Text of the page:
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James Earl Hampton v. Tim Virga (Warden

UNITED STATES DISTRICT COURT CENTRAL DISTRICT OF CALIFORNIA


July 28, 2011

JAMES EARL HAMPTON,
PETITIONER,
v.
TIM VIRGA (WARDEN),
RESPONDENT.

The opinion of the court was delivered by: Ronald S.W. Lew Senior United States District Judge

ORDER DISMISSING PETITION AS SECOND OR SUCCESSIVE AND DENYING A CERTIFICATE OF APPEALABILITY

Petitioner, a California state prisoner, filed a habeas petition, pursuant to 28 U.S.C. § 2254, on July 5, 2011 ("Petition"). The Petition is the sixth habeas corpus petition Petitioner has filed in this Court stemming from his 1998 state court conviction and sentence.

Under the Rules Governing Section 2254 Cases in the United States District Courts, a habeas petition filed by a prisoner in state custody "must" be summarily dismissed "[i]f it plainly appears from the petition and any attached exhibits that the petitioner is not entitled to relief in the district court. . . ." Rule 4, 28 U.S.C. foll. § 2254. For the reasons set forth below, the Petition must be, and is, DISMISSED as second or successive, pursuant to 28 U.S.C. § 2244(b).

BACKGROUND

On December 1, 2000, Petitioner filed a "Petition for Writ of Habeas Corpus by a Person in State Custody (Under 28 U.S.C. § 2254)" in Case No. CV 00-12667-RSWL (MAN) (the "First Action"). The petition filed in the First Action raised two claims for relief, alleging that the prosecution failed to disclose exculpatory DNA evidence and committed misconduct by failing to timely respond to a motion. (See petition in First Action at 6.) The First Action was resolved on the merits, and habeas relief was denied by Judgment entered on September 6, 2002. The United States Court of Appeals for the Ninth Circuit subsequently denied Petitioner's request for a certificate of appealability.*fn1

While the First Action was pending, Petitioner filed a separate habeas petition on January 22, 2001, in Case No. CV 01-635-RSWL (MAN) (the "Second Action"). In the Second Action, Petitioner raised claims based on asserted evidentiary and instructional errors, as well as a claim that his sentence was unauthorized under California law. (See petition filed in Second Action at 6-7.) On February 23, 2001, the Court dismissed the Second Action, without prejudice, on the basis that the action might run afoul of the second or successive petition prohibition set forth in 28 U.S.C. § 2244. The Court expressly directed Petitioner to seek leave in the First Action to file an amended habeas petition adding his additional claims, so that all of his claims would Pursuant to Rule 201 of the Federal Rules of Evidence, the be considered in that pending action. Petitioner failed to do so.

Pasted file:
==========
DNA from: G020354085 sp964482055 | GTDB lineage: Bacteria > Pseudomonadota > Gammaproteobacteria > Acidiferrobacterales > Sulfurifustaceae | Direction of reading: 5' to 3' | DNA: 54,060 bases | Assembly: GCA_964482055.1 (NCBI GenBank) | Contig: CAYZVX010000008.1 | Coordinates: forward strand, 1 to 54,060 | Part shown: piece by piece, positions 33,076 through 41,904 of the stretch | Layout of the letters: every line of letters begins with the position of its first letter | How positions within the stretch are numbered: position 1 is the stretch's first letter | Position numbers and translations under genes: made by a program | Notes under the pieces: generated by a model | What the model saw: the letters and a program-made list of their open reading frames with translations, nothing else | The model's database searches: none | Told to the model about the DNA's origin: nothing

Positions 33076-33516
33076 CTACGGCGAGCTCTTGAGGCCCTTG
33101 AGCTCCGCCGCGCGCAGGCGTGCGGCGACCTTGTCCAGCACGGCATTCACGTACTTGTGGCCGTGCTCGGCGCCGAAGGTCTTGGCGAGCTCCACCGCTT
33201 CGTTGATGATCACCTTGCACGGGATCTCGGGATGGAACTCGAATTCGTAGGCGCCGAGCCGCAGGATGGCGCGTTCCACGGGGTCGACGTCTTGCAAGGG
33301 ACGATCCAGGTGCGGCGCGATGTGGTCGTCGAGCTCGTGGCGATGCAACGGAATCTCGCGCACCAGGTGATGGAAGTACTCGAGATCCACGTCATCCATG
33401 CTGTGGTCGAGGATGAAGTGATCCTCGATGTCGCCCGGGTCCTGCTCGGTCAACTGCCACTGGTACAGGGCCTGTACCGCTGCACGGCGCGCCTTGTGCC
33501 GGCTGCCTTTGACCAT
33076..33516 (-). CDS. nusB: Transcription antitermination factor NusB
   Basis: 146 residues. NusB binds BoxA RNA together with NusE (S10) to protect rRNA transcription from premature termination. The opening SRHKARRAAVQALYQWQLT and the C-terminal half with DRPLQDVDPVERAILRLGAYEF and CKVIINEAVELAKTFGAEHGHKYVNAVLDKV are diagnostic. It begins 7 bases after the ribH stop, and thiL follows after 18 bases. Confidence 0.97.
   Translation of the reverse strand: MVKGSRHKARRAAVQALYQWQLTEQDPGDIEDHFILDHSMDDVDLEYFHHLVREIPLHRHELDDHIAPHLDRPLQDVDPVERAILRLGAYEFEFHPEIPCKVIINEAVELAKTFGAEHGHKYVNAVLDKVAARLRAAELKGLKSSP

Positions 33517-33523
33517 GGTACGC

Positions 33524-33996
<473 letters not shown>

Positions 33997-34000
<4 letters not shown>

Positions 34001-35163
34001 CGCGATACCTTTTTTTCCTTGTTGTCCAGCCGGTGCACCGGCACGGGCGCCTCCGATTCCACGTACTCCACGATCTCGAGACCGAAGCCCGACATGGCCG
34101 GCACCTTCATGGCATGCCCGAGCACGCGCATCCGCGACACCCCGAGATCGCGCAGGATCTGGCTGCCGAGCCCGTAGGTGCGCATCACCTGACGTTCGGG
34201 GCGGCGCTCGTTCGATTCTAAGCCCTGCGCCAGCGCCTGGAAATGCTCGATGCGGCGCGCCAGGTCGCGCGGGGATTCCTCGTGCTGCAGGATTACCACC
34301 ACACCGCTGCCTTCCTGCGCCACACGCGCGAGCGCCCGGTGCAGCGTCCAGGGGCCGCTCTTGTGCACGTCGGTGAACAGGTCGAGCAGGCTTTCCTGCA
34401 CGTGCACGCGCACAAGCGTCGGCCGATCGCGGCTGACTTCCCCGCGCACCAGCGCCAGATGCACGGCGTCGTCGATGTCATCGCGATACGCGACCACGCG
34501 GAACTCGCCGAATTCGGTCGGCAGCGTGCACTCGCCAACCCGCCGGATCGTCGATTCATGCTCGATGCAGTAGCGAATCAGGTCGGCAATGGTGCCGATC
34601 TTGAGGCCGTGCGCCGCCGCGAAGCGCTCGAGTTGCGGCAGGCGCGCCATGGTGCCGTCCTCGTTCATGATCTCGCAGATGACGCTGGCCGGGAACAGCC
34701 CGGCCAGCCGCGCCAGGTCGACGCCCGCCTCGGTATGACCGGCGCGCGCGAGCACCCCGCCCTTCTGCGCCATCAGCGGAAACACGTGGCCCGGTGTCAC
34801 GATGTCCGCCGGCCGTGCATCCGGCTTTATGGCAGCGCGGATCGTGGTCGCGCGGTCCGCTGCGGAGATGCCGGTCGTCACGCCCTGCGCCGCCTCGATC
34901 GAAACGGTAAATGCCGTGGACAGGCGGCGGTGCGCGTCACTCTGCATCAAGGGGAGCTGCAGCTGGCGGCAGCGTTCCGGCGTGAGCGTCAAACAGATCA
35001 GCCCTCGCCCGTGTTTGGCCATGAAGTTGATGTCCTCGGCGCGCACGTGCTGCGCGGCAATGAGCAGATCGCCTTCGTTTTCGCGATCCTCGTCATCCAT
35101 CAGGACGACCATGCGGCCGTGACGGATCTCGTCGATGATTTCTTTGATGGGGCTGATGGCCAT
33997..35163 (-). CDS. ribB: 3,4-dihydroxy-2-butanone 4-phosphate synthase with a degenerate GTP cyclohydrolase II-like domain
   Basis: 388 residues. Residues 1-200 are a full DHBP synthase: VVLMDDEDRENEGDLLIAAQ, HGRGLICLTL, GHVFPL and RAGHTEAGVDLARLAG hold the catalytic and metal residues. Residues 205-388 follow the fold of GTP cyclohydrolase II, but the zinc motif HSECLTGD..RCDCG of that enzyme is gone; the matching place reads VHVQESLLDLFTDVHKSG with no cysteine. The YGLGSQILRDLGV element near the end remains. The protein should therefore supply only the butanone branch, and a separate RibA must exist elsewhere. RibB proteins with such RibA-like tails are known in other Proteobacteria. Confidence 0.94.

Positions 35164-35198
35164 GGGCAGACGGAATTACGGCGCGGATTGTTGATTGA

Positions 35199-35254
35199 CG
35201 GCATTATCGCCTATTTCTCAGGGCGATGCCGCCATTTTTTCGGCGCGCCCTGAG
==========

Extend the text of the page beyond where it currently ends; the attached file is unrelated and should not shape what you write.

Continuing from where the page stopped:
On March 12, 2002, over a year later, Petitioner filed another habeas petition in Case No. CV 02-2075-RSWL (MAN) (the "Third Action"). In the Third Action, Petitioner raised three of the four grounds for relief alleged in the Second Action. (See petition filed in Third Action at 6-7.) On April 1, 2002, the Court dismissed the Third Action, without prejudice, on the basis that the action might run afoul of the second or successive petition prohibition of Section 2244. The Court again expressly and clearly directed Petitioner to seek leave in the First Action to file an amended habeas petition adding these claims, so that all of his claims would be considered in that pending action. Petitioner again failed to do so.

Instead, Petitioner waited a year and a half, until after the First Action was concluded, and then filed an application in the Ninth Circuit seeking leave to file a second or successive petition. That application was denied on July 28, 2003 (Case No. 03-72286). Petitioner waited another year and then filed a second application in the Ninth Circuit for leave to file a second or successive petition, which was denied on September 27, 2004 (Case No. 04-73765).

Over eight months passed. On June 23, 2005, Petitioner filed a fourth habeas petition in this Court in Case No. CV 05-4568-RSWL (MAN) (the "Fourth Action"). In the Fourth Action, Petitioner raised the same four claims alleged in the dismissed Second Action (three of which were again raised in the dismissed Third Action). (See petition filed in Fourth Action at 5-6.) On August 11, 2005, the Court dismissed the Fourth Action, without prejudice, on the basis that it was second or successive.